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Malcolm Gee

(b Brühl, nr Cologne, April 2, 1891; d Paris, April 1, 1976).

German painter, printmaker, and sculptor, naturalized American in 1948 and French in 1958. He was a major contributor to the theory and practice of Surrealism (see Two Children Are Threatened by a Nightingale, 1924). His work challenged and disrupted what he considered to be repressive aspects of European culture, in particular Christian doctrine, conventional morality, and the aesthetic codes of Western academic art. Until the mid-1920s he was little known outside a small circle of artists and writers in Cologne and Paris, but he became increasingly successful from c. 1928 onwards. After 1945 he was respected and honoured as a surviving representative of a ‘heroic’ generation of avant-garde artists.

Article

American, 20th century, male.

Born in the second half of the 19th century.

Engraver.

John Fenton exhibited in New York from 1958. His engravings are symbolic, often doom-laden, sometimes leaning towards a kind of Surrealism.

Article

(b London, Dec 27, 1901; d Paris, May 4, 1988).

English printmaker, draughtsman and painter, active in France and the USA. He came from a family of painters, including George Hayter, but started his career by studying chemistry and geology at King’s College, London (1917–21). After graduating he worked in the Persian Gulf for several years for the Anglo-Iranian Oil Company. In 1926 he settled in Paris, where he enrolled at the Académie Julian and studied burin engraving privately with the Polish artist Joseph Hecht (1891–1951), who also taught Anthony Gross. Hayter began to take his own pupils in 1927 and in 1933 named his workshop Atelier 17, after the street number of his studio in the Rue Campagne-Première. The hallmark of the workshop was its egalitarian structure, breaking sharply with the traditional French engraving studios by insisting on a cooperative approach to labour and technical discoveries. In 1929 Hayter was introduced to Surrealism by Yves Tanguy and ...

Article

Celia Rabinovitch

(b Basle, July 20, 1900; d Sugar Loaf, NY, Jan 2, 1962).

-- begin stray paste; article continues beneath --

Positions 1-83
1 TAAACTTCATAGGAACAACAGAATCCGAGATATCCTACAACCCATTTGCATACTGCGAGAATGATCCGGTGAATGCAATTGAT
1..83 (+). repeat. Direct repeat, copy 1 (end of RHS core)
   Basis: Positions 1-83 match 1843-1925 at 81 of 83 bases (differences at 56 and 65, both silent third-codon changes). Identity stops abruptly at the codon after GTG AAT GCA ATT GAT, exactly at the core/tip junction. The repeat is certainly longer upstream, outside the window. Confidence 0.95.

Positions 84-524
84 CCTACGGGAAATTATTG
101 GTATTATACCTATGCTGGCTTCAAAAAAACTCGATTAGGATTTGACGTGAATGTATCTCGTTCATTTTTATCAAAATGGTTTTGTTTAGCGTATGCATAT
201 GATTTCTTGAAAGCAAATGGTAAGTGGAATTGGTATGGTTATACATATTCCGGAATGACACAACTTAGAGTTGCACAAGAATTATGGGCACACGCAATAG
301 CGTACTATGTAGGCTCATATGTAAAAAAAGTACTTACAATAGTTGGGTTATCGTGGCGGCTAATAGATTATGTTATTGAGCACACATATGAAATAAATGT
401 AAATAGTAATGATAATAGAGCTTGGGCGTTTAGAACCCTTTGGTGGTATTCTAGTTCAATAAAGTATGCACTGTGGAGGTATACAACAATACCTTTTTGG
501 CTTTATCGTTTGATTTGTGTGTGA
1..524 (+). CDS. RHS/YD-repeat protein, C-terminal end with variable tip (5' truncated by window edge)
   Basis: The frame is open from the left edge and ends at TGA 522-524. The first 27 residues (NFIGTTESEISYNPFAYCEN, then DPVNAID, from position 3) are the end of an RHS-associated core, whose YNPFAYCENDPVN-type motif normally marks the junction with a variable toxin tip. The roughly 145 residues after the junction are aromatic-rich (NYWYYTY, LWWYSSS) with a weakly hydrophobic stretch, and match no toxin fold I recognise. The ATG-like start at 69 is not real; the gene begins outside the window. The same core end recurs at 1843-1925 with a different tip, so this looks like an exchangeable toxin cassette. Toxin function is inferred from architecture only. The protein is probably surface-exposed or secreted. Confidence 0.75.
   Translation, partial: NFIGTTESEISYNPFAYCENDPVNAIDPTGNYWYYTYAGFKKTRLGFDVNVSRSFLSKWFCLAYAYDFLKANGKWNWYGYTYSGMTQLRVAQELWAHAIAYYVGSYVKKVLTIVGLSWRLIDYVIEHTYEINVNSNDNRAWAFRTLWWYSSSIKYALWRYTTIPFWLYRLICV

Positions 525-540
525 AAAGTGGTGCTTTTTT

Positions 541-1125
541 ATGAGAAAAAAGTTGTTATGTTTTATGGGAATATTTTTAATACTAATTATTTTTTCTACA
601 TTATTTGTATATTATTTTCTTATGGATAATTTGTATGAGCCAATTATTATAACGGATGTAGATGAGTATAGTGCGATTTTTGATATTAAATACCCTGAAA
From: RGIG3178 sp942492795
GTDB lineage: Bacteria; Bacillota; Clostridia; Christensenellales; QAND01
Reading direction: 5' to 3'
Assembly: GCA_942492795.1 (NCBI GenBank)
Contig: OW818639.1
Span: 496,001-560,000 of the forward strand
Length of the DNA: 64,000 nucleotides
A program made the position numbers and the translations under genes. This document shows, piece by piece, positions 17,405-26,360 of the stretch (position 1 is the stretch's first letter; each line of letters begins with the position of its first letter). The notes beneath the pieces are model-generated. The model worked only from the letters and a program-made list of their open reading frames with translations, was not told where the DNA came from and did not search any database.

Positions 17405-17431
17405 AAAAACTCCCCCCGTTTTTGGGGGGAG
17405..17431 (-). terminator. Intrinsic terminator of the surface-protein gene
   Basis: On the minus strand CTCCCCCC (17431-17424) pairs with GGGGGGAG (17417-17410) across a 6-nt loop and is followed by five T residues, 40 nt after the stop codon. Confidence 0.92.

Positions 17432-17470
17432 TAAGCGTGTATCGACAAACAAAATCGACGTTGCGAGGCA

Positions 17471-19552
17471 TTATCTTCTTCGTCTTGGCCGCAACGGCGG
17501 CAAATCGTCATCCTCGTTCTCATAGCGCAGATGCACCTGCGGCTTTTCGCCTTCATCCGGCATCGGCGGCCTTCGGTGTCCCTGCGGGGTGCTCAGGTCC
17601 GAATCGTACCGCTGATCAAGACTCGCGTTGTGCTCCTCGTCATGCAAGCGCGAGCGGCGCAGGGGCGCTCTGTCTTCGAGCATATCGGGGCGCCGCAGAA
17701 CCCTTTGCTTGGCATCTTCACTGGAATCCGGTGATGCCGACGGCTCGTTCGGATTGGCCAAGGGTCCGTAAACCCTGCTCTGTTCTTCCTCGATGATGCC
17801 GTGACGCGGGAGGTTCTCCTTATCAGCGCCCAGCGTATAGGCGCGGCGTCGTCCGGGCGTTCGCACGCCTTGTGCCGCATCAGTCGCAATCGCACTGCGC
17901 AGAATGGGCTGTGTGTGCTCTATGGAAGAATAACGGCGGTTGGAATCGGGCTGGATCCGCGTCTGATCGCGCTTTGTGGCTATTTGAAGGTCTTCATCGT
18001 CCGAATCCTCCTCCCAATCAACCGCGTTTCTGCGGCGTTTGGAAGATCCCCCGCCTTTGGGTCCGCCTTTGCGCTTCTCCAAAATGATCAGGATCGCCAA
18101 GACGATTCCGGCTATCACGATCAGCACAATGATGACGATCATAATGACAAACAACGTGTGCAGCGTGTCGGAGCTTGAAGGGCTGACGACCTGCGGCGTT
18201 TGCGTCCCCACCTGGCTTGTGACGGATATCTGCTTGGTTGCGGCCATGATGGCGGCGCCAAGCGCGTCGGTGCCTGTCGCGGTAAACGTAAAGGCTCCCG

American painter, printmaker, sculptor, stage designer and writer of Swiss birth. He studied at the Ecole des Beaux-Arts in Geneva (1920) and at the Accademia di Belle Arti in Florence (1927). From this training he drew upon two dominant influences, combining a predilection for the illusionistic deep space and the clear vibrant colour of the Italian tradition with the fantastic narratives explored by earlier Swiss artists such as Johann Heinrich Füseli, Ferdinand Hodler, Urs Graf and Niklaus Manuel Deutsch.

In 1929 Seligmann moved to Paris, where he remained until 1938 and where he became associated with Surrealists. While in Paris he also became a member of Abstraction–Création and an acquaintance of Le Corbusier as well as Hans Arp, whose example led him to explore deliberately ambiguous biomorphic imagery. Although he did not formally join the Surrealist movement until 1937, he participated in Surrealist exhibitions throughout the 1930s and made use of organic and fantastic forms, often fusing natural with artificial elements. His paintings and etchings of this period, distinguished by their high degree of finish, make striking use of masks and of dancing figures constructed of abstract forms. Their sense of play, secrecy and concealment recalls the animism of the fairy tale and the Gothic tradition of northern Europe. The element of drama, tension and struggle in the dance is particularly apparent in his depiction of multiple figures. He worked in white tempera on a reddish ground, glazing over that layer with transparent colour and black outline. The highlights were added at the end in keeping with a traditional systematic approach to the illusionistic depiction of space....